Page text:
Measuring Treatment Integrity: Use of and Experience with Measurements in Child and Youth Care Organizations

  • Pauline Brigitta Goense
  • Leonieke Boendermaker
  • Tom van Yperen


Performance feedback and supervision are essential to the adoption of evidence-based interventions with high treatment integrity in child and youth care organizations. Little is known about the use of treatment integrity measurements in these organizations. For this study, 12 interventions for children and young people in the Netherlands with externalizing behavioral problems were selected. For each intervention, an expert, two supervisors, and two therapists were approached for an interview. In total, 54 semi-structured interviews were conducted. The results show that almost all interventions used treatment integrity instruments (N = 11, 91.7%). Only two used measurements for both QA procedures (certification and recertification) and supervision purposes. Therapists regard treatment integrity measurements as valuable when they are used for multiple purposes and feedback is provided. The results of this study suggest the feasibility of the use of measurements for multiple purposes. Collaborative action is required to develop instruments that effectively contribute to continuous improvement.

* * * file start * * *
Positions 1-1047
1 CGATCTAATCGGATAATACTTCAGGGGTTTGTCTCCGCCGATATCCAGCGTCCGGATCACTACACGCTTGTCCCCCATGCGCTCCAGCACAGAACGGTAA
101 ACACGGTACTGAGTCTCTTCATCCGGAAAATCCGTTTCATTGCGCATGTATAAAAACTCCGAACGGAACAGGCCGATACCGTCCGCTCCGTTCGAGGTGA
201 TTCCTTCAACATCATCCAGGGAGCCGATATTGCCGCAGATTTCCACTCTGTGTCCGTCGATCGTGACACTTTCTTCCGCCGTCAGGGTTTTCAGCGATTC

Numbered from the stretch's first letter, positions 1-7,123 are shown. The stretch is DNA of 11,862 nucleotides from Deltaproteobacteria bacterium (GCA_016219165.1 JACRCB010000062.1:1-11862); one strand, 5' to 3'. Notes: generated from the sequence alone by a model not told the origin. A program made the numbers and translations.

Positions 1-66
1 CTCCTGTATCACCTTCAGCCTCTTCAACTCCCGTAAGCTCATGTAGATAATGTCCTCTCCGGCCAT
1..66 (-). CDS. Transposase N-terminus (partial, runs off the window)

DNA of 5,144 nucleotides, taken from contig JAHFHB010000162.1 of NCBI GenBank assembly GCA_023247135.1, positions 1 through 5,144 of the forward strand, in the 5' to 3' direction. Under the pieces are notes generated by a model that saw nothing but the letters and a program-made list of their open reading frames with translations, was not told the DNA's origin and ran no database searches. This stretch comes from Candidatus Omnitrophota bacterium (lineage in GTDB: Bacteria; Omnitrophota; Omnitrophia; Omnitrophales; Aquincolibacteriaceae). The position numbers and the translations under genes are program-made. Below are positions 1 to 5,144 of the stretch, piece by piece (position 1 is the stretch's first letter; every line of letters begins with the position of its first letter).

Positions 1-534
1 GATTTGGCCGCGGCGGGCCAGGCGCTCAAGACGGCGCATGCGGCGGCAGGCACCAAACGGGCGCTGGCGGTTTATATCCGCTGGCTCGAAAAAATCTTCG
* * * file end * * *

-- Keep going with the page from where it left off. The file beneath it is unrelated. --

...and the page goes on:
Treatment integrity Instruments Quality assurance (QA) Interventions Supervision 



We thank Sanne Pronk, Rosan Bakker, Lianne Bertling, Inge Busschers, and Joyce Berentsen for their contribution to the data collection and analysis.

Compliance with Ethical Standards

Conflict of Interest

The authors declare no potential conflicts of interest with respect to the research, authorship, or publication of this article.


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Copyright information

© National Council for Behavioral Health 2018

Authors and Affiliations

  • Pauline Brigitta Goense
    • 1
  • Leonieke Boendermaker
    • 2
  • Tom van Yperen
    • 3
  1. 1.The Netherlands Organisation for Health Research and DevelopmentThe HagueThe Netherlands
  2. 2.Centre for Applied Research in Social Work and LawAmsterdam University of Applied SciencesAmsterdamThe Netherlands
  3. 3.Faculty of Social and Behavioural SciencesUniversity of GroningenGroningenThe Netherlands

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